In other words, you are blocked, and you have run low on momentum.
For me, it is asking the questions: Why the sky? Why the field? Where are the houses? Where is the city? Where are the other people? Why are there so many solitary figures? What do all these keys represent? Why are they important to me? I am asking, because I want new experiences, but I also don't want to leave my world behind completely - I like my world, and would miss it. But maybe the question is, "what else can I add to my world?" Allegory and metaphor are not easy to come by, and if you populate a world to be more symbolic than realistic, you encounter a shortage of objects pretty quickly. Universal symbols, rooted in the collective subconscious, are not many. You have a host of Jungian archetypes, you have glyphs and runes from ages past that survive to this day, you have the world of mythology: swords, knives, tridents, wizards, monsters and supernatural. A butterfly has meaning, but only so many of them. A key has meaning, but only a few of them. Dust has profound symbolic implications, but not everything can be profound.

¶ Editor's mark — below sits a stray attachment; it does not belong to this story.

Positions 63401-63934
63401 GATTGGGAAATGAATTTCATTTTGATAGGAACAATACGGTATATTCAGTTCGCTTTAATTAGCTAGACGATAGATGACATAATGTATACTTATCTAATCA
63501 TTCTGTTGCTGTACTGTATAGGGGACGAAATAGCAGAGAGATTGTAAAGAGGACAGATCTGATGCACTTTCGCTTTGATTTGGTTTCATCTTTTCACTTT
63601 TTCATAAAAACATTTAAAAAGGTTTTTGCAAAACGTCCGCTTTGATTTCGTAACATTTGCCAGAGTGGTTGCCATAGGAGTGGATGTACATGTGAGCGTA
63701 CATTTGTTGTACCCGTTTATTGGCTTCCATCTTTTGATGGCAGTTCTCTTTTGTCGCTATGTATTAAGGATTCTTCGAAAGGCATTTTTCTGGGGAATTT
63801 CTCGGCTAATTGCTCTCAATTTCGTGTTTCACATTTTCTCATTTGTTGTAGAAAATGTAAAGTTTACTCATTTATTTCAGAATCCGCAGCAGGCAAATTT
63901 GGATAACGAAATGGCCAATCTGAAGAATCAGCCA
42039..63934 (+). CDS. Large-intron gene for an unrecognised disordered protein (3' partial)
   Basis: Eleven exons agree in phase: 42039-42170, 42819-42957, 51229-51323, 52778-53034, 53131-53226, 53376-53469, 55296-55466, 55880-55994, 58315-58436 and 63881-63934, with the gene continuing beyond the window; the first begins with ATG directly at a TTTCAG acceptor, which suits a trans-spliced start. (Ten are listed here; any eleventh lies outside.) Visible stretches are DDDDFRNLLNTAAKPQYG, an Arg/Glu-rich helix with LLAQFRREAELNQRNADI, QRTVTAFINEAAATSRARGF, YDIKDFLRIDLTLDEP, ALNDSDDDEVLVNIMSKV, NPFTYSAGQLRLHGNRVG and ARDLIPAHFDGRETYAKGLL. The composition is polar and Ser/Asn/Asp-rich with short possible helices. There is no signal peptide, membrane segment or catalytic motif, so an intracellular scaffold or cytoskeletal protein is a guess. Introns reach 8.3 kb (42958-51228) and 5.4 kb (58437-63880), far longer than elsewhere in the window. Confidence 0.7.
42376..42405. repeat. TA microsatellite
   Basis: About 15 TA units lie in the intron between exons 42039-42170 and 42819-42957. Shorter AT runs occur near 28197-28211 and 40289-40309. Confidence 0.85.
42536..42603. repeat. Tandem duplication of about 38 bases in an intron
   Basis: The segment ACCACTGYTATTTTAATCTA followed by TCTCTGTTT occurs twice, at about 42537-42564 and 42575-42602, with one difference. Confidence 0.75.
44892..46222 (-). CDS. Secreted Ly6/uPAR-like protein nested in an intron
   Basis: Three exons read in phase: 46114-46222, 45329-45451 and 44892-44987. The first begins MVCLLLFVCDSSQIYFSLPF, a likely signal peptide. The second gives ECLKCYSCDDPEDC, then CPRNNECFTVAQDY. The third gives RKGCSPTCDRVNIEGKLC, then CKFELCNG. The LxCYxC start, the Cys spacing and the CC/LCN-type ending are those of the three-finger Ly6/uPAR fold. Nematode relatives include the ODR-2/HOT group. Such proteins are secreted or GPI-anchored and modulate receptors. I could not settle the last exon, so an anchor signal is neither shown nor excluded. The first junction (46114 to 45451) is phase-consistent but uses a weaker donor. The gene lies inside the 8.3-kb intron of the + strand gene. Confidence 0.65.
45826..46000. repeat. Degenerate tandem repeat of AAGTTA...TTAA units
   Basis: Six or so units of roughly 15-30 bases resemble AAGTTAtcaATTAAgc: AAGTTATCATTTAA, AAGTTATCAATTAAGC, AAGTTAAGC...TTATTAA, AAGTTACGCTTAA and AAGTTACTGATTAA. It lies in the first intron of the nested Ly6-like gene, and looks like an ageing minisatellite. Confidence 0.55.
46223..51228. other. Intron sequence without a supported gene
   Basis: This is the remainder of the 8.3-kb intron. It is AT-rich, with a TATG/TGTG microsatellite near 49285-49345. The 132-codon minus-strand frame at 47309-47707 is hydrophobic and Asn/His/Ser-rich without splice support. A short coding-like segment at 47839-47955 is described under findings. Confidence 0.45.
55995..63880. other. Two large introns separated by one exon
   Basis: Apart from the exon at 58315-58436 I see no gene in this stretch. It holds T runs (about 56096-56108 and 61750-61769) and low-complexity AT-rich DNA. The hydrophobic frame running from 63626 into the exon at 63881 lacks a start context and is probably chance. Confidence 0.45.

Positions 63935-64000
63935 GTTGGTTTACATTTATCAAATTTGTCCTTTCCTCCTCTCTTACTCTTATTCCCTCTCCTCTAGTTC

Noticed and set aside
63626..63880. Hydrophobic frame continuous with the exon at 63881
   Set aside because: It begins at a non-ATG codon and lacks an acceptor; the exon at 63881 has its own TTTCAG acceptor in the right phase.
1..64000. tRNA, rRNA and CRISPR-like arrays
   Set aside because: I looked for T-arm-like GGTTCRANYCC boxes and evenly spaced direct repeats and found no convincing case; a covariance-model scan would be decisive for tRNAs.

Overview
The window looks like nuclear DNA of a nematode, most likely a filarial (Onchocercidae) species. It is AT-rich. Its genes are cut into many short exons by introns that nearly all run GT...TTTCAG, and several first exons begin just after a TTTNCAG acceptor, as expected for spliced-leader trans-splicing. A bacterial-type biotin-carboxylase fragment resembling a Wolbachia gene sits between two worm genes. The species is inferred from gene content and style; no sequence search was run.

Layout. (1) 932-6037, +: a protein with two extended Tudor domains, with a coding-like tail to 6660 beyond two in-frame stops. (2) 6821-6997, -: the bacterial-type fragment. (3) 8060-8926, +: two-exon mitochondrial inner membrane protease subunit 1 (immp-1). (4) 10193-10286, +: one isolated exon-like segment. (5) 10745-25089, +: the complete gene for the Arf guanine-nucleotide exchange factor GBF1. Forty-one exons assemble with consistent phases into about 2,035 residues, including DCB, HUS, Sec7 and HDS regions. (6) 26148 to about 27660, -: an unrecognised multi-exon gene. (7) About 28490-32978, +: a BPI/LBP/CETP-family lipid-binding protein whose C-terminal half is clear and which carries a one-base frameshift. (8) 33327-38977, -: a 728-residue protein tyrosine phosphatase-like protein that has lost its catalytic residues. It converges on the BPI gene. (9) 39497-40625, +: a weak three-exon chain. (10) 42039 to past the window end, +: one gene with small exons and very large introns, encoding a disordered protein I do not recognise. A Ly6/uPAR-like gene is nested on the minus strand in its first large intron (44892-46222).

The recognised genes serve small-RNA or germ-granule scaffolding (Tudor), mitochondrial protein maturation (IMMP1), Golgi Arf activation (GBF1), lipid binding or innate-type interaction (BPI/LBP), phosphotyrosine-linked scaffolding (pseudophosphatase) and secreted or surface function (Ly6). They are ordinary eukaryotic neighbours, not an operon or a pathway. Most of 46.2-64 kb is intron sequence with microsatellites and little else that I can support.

So the world closes in on itself, and resists change, and rejects organs, and begins to fight your desire for change. I try not to fight it - I try to be patient and learn from the failures, and find new things to offer at the altar of the Creator of Worlds. In the last two weeks, I felt I had reached the end, completely - I was laying on the side of my road, watching my beloved moody skies pass over me. I could not find any new meaning in my world of selected symbols, and it felt like death. Really though, I needed a break. I needed a recharge, and it is really hard for someone like me to not only admit that, but also honor it. But I did. All I can do is keep trying, and dedicate at least part of my mind to finding new "things" to bring to the world.